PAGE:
Question: How can you take the colossal failure that is the federal war on drugs here in the United States and make it even more pointless, violent, expensive and ineffective?
Answer: Try to fight a literal drug war halfway across the world with airstrikes.
Part of our government’s war in Afghanistan has, for 15 years now, involved an attempt to cut down on the country’s opium trade and heroin production. The theory is that drug money pays for terrorism, so stopping the drug money would mean stopping a lot of terrorism, too.
The reality is not so simple. American taxpayers have spent more than $8 billion on the Afghan drug war, and all we’ve gotten in return are record levels of drug trade and production. As Rare’s Jonathan Bydlak notes, “the country now leads the world in heroin production. Efforts aimed at promoting alternative farming or destroy poppy fields have led only to more poppies being planted, while millions for law enforcement training and addiction programs have apparently been similarly unsuccessful.”
But Washington has never been discouraged by such piddly things as facts and common sense, which is why the Trump administration has decided to escalate this very Afghan drug war. Citing a Washington Post story on the subject, Ed Krayewski at Reason reports:
The top American commander in Afghanistan, Gen. John Nicholson, announced yesterday that U.S. airstrikes are now targeting drug labs in that country. This is the first time the U.S. has used F-22s, which cost $340 million apiece, in Afghanistan, and it’s the first time U.S. forces have used their new power—granted by President Donald Trump in August—to order airstrikes against Taliban revenue streams. …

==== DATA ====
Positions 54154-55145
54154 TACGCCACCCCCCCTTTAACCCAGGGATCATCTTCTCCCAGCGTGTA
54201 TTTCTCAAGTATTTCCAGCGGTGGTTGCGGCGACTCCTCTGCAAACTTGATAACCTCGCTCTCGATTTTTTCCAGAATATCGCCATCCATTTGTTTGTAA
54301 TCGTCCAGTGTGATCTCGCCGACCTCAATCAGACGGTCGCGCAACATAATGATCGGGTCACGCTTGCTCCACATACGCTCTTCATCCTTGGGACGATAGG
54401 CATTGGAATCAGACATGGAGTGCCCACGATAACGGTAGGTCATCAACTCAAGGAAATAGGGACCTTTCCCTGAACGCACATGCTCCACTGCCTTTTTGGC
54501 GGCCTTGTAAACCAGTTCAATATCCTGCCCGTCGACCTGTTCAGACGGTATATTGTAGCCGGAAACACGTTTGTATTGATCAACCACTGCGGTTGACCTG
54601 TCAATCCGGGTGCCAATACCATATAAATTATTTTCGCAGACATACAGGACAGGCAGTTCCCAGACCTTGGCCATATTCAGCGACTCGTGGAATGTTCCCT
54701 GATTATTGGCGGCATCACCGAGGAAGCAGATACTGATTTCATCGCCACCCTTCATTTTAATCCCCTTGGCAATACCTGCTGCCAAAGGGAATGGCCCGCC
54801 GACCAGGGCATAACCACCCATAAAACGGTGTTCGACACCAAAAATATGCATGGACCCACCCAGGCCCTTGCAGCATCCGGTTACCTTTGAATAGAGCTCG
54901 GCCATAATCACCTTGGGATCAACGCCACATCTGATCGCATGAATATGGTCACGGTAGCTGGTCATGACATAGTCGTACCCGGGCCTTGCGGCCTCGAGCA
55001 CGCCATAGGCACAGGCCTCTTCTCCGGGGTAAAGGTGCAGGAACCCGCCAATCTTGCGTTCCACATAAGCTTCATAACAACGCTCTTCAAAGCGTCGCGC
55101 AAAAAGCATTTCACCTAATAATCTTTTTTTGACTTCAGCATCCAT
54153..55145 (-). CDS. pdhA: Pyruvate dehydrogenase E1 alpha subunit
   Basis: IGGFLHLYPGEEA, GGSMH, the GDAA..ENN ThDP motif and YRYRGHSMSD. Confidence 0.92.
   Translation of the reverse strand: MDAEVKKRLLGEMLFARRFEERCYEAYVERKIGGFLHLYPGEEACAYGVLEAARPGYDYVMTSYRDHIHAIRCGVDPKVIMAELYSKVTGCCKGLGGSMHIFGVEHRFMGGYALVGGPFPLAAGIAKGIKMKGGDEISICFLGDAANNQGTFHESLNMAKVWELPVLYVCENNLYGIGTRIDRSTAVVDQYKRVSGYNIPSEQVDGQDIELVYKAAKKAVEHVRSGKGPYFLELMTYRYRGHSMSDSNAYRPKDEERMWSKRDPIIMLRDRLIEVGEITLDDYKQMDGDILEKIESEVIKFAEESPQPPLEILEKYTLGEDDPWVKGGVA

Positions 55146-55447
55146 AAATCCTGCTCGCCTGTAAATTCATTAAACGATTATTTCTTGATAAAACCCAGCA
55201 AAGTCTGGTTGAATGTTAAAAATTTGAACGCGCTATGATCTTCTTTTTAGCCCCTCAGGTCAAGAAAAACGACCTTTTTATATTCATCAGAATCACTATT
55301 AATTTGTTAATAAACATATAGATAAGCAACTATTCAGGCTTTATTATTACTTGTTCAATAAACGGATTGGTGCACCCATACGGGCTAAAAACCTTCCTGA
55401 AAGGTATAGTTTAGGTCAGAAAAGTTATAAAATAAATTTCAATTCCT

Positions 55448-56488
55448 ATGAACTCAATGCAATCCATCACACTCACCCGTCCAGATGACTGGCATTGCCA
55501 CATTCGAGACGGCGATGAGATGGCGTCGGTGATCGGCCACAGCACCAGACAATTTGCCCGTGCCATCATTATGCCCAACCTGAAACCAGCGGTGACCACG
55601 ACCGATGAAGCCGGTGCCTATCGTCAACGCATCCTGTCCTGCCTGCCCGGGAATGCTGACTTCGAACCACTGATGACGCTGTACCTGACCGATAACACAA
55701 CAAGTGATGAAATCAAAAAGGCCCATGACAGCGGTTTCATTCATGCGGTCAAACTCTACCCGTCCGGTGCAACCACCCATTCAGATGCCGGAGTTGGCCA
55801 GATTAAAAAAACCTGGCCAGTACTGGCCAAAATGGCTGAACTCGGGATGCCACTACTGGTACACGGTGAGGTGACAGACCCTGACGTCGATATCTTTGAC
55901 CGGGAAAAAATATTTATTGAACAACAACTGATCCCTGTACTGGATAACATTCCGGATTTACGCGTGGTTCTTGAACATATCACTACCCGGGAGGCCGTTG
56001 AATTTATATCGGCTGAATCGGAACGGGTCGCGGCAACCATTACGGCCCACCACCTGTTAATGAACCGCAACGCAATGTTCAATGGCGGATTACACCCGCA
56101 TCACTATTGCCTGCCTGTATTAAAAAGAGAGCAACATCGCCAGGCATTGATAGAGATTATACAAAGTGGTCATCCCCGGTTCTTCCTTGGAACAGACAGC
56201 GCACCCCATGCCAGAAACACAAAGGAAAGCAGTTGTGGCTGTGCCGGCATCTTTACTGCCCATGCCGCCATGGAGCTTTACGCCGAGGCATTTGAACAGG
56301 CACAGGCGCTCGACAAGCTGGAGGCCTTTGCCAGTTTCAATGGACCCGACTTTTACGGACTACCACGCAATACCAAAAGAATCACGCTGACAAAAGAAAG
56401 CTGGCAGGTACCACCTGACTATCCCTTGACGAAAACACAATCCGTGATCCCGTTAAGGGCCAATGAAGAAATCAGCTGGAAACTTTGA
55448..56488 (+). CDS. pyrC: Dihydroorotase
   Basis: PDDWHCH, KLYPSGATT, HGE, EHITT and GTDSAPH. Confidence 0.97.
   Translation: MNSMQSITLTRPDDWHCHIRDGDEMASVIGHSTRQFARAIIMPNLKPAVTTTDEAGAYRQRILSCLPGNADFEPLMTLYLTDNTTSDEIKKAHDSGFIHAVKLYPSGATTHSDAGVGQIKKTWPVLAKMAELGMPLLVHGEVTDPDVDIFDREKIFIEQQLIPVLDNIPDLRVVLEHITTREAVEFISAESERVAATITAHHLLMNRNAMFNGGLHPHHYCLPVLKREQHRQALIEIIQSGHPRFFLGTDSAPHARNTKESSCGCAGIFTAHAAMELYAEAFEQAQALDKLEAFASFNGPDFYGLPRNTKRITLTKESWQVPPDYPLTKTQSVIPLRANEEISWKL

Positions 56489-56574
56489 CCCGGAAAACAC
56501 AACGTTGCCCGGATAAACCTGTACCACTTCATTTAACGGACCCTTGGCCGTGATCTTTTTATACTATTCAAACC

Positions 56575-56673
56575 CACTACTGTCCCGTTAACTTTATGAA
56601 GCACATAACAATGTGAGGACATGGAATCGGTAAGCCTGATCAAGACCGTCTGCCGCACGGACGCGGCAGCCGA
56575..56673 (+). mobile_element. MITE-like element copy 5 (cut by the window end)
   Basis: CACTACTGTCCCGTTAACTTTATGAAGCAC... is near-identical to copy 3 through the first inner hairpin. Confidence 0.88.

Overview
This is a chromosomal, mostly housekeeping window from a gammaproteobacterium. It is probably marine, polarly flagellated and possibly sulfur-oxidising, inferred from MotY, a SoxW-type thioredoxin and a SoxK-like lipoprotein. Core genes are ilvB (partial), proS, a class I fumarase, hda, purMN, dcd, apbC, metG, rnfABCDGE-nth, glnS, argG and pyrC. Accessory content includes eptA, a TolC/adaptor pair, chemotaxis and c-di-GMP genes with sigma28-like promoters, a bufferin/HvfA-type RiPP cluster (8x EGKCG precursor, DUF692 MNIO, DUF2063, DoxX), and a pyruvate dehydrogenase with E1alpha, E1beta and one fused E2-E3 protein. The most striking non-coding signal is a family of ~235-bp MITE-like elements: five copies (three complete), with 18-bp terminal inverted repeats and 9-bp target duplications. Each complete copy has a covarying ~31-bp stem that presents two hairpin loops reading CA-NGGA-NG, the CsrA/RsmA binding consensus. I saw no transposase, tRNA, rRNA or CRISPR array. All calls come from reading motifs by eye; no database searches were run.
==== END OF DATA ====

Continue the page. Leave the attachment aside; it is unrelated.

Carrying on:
Targeting opium labs is unlikely to be any more effective than targeting opium fields has been. After all, given the profit margins in the opium trade, rebuilding labs should not be a problem. The U.N. says this year’s record crop could lead to increased funding to the terrorist groups that are intimately involved in opium farming. Duh.
The most absurd part of this whole thing is that American prohibition efforts are almost certainly making the drug business more profitable for terrorists, because when you make something illegal, you make it expensive. The potential for legal (or, in this case, explosive) consequences raises the stakes of every transaction, leading to suspicion, threats, and violence, so the payout has to be big to make involvement worthwhile. This is basic economics.
Just like legalizing drugs here in the United States would seriously cut down on drug violence and wreck the business model of the criminal cartels, so in Afghanistan the best way to cut back on drug production would be to stop attacking it. If Washington wants to take a bite out of terrorists’ narcotics income, it should end the prohibition that drives up the price of those drugs.